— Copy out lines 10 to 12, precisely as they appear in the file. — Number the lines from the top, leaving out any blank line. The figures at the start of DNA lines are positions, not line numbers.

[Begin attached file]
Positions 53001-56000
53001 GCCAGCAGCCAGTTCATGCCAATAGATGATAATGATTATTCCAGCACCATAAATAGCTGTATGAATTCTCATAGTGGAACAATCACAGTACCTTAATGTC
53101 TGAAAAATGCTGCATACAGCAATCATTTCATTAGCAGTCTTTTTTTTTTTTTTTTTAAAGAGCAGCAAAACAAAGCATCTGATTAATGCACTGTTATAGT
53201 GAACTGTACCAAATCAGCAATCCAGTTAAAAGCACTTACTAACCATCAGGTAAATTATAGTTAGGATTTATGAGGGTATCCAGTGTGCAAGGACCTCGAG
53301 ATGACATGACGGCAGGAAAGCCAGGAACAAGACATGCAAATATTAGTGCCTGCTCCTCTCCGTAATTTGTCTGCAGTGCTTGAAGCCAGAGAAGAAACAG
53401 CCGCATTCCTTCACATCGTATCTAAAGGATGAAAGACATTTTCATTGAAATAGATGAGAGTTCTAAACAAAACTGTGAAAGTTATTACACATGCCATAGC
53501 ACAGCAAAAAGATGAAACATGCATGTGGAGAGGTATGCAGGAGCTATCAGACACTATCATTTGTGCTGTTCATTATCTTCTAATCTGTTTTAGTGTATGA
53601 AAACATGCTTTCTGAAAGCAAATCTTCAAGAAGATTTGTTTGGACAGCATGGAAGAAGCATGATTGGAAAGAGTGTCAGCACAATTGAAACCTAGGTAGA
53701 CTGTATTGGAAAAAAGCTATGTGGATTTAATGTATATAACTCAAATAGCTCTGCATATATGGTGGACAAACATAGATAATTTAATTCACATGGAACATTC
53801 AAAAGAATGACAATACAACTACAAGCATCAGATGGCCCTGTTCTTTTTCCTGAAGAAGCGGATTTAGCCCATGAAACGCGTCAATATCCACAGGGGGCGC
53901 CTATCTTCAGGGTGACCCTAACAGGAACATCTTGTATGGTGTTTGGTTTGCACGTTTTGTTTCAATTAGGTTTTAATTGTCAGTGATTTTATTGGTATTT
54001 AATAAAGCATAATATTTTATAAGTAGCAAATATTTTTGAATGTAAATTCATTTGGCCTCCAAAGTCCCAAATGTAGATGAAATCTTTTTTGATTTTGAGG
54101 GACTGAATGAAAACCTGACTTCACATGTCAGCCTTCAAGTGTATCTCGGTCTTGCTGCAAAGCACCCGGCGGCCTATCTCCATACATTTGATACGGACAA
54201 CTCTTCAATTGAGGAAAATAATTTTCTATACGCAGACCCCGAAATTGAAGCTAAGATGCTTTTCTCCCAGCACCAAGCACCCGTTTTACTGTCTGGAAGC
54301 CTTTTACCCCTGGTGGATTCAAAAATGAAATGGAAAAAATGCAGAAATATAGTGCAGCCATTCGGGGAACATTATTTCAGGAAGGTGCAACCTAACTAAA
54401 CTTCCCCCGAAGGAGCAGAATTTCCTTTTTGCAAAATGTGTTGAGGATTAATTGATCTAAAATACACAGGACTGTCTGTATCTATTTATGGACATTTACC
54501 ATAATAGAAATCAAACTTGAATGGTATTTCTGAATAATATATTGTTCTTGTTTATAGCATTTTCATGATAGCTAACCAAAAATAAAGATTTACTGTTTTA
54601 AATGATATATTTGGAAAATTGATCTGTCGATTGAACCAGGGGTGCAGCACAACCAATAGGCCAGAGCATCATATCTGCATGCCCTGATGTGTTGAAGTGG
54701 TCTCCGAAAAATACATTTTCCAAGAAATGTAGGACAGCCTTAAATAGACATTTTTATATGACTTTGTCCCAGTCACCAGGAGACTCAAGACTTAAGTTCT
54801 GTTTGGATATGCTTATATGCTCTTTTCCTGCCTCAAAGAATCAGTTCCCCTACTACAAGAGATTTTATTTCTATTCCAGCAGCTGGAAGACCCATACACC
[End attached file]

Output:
53801 AAAAGAATGACAATACAACTACAAGCATCAGATGGCCCTGTTCTTTTTCCTGAAGAAGCGGATTTAGCCCATGAAACGCGTCAATATCCACAGGGGGCGC
53901 CTATCTTCAGGGTGACCCTAACAGGAACATCTTGTATGGTGTTTGGTTTGCACGTTTTGTTTCAATTAGGTTTTAATTGTCAGTGATTTTATTGGTATTT
54001 AATAAAGCATAATATTTTATAAGTAGCAAATATTTTTGAATGTAAATTCATTTGGCCTCCAAAGTCCCAAATGTAGATGAAATCTTTTTTGATTTTGAGG